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geejay50

VOC Duits , a Challenge to Numismatists

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geejay50

Dear Collectors,

The issue of small currency shortage in the Cape of the VOC is well known and well presented by Engelbrecht (Money in South Africa pp26) and Scholten (The Coins of the Dutch Overseas Territories 1601-1948 pp66-69).

Scholten makes it clear that "the Duits and Half Duits  struck at (the Mint) at Enkhuizen in 1802.....were primarily intended for the Cape of Good Hope "  The value indicated of 5-1-16-G for the Duits and 5-1-32- G for the Half Duits  on the Obverse is not well understood by many. In the case of the Duit, it means to indicate the exchange rate of 5 Duits to One Sixteenth of a Silver Gulden or what amounts to 80 Duits to the Gulden and 160 Half Duits.

Scholten in Pg 69 mentions that this was an undervaluation and a mistake and the inscription should have been 6-1/16-G because the silver Gulden was valued at more in the Indies i.e.96 Duits. This mistake on the Duits was however continued till 1826. It also delayed the release of these Duits until 1804 with the great scarcity of small change giving impetus.

We must give a place to these humble copper coins alongside the very popular and pricy 'Ship's Guilders' and fractions. Engelbrecht states on pg 26 "Copper from the east often appeared at the Cape" and has a pic of a Half Duit alongside the Guilders.

The variety of different Duits and Half Duits is staggering. I had the good fortune to buy a batch of raw worn looking coins at an overseas auction which lay in my collection for a long time unattended.

I will here give space to some of the variety and the background to some of them (there were many dies used- giving differences). The Mints used were Enkhuizen (mintmark star) , Kampen in the province of Overyssel and the town of Utrecht in my pics but there many others. In the case of Kampen, the heraldic eagle seen on the coin is the mintmark of the Overyssel mintmaster  N. Wonneman who had the contract to make the coins.The inscription "VIGILATE ET ORATE' means "Watch and Pray" and the Overyssel indication is the Rampant Eagle facing left with a wavy line at the middle.  Schonken comments that the quality of these coins were of poor quality because the work was done as cheaply as possible by the lowest bidder and "provincial mintmasters ..had no work at the time"sic . There is only one of these 1804 Overyssel  Duits graded by NGC (MS62BN).

The Stad Utrecht Duit from 1739 comes from the Shipwreck of the Visch , wrecked in 1740 at Green Point Cape Town. The "K" Mark in the 1815 Duit refers to Sumatra , one of the Islands in Indonesia. NGC has graded one of these as VF20.

This posting is but a small attempt to give a start to some understanding of these coins. They are not of big value but being copper are seldom seen in states that avoid environmental damage . I would appreciate any input from others.

Geejay

 

1804-16 NEI Duits Enkhuizen Mint  (1).jpg

1804-16 NEI Duits Enkhuizen Mint  (2).jpg

1803-4 NEI Duits Kampen Overyssel  (1).jpg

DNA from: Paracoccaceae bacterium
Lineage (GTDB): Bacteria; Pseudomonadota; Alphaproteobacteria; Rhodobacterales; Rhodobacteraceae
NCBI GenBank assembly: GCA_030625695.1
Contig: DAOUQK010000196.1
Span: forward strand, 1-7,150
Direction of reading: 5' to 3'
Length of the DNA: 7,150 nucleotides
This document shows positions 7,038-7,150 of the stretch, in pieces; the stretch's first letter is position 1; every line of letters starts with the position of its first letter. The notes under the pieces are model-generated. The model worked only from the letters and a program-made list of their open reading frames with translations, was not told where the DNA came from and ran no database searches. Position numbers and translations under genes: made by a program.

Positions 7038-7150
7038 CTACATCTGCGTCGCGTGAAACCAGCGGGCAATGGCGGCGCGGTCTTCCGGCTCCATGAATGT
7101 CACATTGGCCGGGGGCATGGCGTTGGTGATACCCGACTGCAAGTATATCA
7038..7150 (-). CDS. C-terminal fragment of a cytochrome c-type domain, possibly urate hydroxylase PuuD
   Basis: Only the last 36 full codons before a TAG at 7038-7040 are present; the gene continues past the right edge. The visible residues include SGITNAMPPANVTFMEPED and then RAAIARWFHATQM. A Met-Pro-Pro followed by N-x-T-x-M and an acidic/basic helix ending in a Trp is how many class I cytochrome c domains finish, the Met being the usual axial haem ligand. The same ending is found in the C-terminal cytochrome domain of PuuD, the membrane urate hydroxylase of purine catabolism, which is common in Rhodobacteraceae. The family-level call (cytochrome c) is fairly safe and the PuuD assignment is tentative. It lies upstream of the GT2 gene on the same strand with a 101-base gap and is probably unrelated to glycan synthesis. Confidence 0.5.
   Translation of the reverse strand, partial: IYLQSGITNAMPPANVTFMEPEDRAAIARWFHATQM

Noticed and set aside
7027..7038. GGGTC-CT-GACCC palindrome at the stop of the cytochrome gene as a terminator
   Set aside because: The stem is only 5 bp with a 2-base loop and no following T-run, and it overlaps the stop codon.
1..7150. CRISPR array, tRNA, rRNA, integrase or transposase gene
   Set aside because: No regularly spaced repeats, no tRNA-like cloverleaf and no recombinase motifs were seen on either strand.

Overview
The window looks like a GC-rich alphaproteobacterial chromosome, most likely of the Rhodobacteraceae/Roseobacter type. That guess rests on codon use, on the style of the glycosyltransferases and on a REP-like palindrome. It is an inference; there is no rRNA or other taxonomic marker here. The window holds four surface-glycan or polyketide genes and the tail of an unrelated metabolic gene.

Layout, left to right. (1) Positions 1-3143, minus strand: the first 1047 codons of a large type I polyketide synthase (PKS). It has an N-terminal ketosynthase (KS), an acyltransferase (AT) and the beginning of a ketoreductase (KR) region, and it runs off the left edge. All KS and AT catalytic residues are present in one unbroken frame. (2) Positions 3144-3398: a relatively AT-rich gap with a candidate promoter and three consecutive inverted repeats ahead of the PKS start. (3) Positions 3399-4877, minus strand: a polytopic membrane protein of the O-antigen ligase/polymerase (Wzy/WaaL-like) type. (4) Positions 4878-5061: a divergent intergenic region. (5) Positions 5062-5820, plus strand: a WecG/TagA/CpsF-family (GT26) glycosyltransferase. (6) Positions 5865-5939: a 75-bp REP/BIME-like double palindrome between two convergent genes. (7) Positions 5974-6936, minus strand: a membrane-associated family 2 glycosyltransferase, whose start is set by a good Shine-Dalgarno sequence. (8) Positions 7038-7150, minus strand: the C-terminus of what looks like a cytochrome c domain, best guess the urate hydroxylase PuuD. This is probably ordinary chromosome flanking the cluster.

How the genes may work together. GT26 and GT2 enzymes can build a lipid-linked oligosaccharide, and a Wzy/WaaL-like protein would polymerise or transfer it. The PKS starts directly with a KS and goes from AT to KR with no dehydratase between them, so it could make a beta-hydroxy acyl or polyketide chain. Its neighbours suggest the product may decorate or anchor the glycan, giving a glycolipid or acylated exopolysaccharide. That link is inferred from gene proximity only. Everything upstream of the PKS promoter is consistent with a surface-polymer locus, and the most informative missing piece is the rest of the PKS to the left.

1803-4 NEI Duits Kampen Overyssel  (2).jpg

1804 NEI Overyssel Duit MS62BN  (1).jpg

1805 Batavian Republic One Sixteenth Gulden Duit KM100Rev.jpg

1805 Batavian Republic One Sixteenth Gulden Duit KM100 Obv.jpg

1805 Batavian Republic One Thirty Second Gulden Rev.jpg

1805 Batavian Republic One Thirty Second Gulden.Obv.jpg

1806 NEI Holland Half Duit MS61BN.jpg

1815 NEI Sumatra Duit  (1).jpg

1815 NEI Sumatra Duit  (2).jpg

1739 Stad Utrecht Duit  (1) - Copy.jpg

1739 Stad Utrecht Duit  (2) - Copy.jpg

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geejay50

The above posting should be headed "The Duits of the Netherlands East Indies (including the Cape) "

The VOC had expired by 1799 under decay and the political events that spilled over to the Netherlands the French Revolution (1795) and led to the Batavian Republic which ruled from 1789 to 1807. The inscription was carried on those Duits therefore .

The VOC Duits dated from the VOC period prior to Batavian Republic and are hard to find in uncorroded gradable condition. 

The different Provinces of Holland,Gelderland, Westfrisia and Zeeland minted Copper Duits and Mint Marks referring to mintmasters were carried and many varieties exist

Here follows a few examples , the 1755 VOC Duit NGC AU55 is a Scarce coin according to Scholten and only one has been graded thus far. It bears a lovely original purplish sheen and one can be proud to have such a coin in one's collection.

The 1752 Zeeland Duit (S177a carries the Mintmark of a Tower between two 6 pointed Stars above the VOC. It still has areas of original patina on the obverse.

Geejay

 

1755 VOC Copper Duit Hollandia AU58 Logo S101 Scarce (1).jpg

1755 VOC Copper Duit Hollandia AU58 Logo S101 Scarce (2).jpg

1755 VOC Copper Duit Hollandia AU58 Logo S101 Scarce (3).jpg

1752 VOC Duit S177a mm Tower between 2 6ptd stars.jpg

1752 VOC Duit Zeeland S177a mm Tower between 2 6pointed stars.jpg

1747 VOC Duit S172a Small 4 mm as in S177a (1).jpg

1752 VOC Duit Zeeland S177a mm Tower between 2 6pointed stars.jpg

Edited by geejay50

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